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Paul Allen
Gallup Entrepreneur-in-Residence. Founded Serial Entrepreneur. Strengths Evangelist.
Gallup Entrepreneur-in-Residence. Founded Serial Entrepreneur. Strengths Evangelist.


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A lot of people (including my own kids) wonder why I went to work for Gallup and what I do there. Here is my best attempt so far to explain.

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As I attempt to be an independent thinker, not affiliated with any political party, and not unduly influenced by partisan leaders or media, I find it fascinating to watch commentary about the FCC "net neutrality" decision from both sides of the political spectrum.

Some say the decision will be fatal to the open and free internet, because government regulation is bad; others say it is the only way to keep an open and free internet. One side is celebrating an historic decision; the other side will continue the fight in the courts or with legislation.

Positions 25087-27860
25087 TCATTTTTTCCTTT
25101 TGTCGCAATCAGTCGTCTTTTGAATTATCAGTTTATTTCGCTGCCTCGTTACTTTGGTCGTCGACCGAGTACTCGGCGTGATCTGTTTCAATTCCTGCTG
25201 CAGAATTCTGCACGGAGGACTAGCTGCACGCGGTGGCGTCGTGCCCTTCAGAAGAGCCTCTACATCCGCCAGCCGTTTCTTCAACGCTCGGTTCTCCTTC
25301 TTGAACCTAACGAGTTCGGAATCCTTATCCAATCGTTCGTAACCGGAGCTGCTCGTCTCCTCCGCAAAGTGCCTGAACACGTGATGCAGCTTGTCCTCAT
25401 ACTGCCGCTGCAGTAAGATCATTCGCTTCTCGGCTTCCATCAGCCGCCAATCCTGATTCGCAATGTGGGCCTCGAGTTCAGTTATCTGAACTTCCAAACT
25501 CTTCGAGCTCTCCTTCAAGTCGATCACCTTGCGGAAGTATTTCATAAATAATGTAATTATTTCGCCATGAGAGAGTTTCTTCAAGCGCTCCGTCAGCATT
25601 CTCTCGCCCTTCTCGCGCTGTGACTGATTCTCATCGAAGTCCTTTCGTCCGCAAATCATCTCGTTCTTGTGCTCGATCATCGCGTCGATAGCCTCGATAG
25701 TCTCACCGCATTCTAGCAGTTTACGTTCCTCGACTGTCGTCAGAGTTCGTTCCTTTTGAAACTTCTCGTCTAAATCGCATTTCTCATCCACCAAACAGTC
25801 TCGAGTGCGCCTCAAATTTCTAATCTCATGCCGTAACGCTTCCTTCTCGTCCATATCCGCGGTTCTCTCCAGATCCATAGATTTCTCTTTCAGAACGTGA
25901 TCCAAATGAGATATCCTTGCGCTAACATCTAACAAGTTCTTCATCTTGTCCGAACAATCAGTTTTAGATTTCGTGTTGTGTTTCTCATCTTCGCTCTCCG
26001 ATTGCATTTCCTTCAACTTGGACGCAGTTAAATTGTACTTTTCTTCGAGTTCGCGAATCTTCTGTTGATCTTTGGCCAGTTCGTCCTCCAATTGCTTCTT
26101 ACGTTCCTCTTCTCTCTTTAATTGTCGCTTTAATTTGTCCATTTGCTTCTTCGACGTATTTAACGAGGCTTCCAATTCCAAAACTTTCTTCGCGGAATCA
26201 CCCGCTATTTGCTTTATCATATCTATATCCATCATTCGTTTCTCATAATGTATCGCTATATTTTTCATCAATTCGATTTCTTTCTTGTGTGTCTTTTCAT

At times like this, I like to turn to the Congressional Research Service for their objective, factual, historical survey of the topic. By carefully reading their papers, and then by diving in deeper to the sources they cite, I feel like I have a better chance to understand the topic and reach my own conclusion without relying on my "tribal leaders" to tell me what to think.

Does anyone else out there value the CRS reports -- at least the ones that are accessible to the public?

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Get details here:

Selling a great social domain that I've had for years. I've got my hands full of intrapreneuring opportunities at Gallup in Washington, DC and won't be needing a domain like this for a while.

I bought it back in the day when FamilyLink (a Facebook app development company) was experimenting with social sites and apps with several dozen super talented people. Many have since gone on to do incredible things.